A Phlebotomist draws blood specimens from a patient
Phlebotomists, also called phlebotomy technicians, are specialized clinical laboratory technicians who collect blood samples for use in diagnostic testing, blood transfusions and medical study. Phlebotomists work in hospitals, clinics, doctor's office laboratories, blood banks and health centers. Phlebotomists may also train and supervise other phlebotomy technicians and organize continuing education programs.
Certification is required for phlebotomists in some states. Certifying bodies include the National Phlebotomy Association and the American Society of Phlebotomy Technicians. Guidelines for certification vary by organization but may call for a specified amount of work experience and membership in one of the certifying organizations. Certified phlebotomists are required to renew their certification, usually annually. Continuing education is a requirement for maintaining certification.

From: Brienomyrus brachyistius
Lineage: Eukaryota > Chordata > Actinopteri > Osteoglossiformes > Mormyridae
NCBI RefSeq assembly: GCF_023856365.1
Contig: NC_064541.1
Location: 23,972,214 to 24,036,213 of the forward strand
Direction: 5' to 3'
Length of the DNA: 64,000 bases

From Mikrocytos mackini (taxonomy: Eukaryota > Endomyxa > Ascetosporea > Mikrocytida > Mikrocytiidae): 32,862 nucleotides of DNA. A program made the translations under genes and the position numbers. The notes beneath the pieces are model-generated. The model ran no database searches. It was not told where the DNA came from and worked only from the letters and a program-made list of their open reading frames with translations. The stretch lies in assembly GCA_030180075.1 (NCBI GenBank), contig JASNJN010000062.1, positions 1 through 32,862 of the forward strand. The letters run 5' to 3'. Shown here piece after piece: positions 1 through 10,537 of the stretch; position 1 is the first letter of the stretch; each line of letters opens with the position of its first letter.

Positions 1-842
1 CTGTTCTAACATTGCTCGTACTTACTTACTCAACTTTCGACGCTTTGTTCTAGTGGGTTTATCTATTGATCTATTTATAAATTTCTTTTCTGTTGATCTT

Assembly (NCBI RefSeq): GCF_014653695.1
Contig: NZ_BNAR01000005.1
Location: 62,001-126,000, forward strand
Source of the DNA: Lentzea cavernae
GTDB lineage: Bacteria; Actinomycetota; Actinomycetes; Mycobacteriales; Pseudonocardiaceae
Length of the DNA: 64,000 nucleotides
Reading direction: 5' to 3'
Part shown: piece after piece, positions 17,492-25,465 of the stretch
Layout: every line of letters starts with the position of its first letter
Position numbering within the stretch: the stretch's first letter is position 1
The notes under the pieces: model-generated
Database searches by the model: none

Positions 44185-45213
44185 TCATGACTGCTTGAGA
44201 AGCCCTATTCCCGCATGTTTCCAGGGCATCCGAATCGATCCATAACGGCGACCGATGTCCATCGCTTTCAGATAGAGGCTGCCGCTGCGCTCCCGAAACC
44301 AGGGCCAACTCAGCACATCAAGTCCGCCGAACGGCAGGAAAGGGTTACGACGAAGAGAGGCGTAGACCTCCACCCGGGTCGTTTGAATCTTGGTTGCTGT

Most phlebotomists receive a combination of classroom training and on-the-job experience. Although a college degree is not required, many phlebotomists obtain an associate's degree. A bachelor's degree in medical technology is also an option for aspiring phlebotomists.
Why should you look into this career?
This career not only is interesting but phlebotology gives you the oppurtunity to learn and explore different careers as you continue your studies.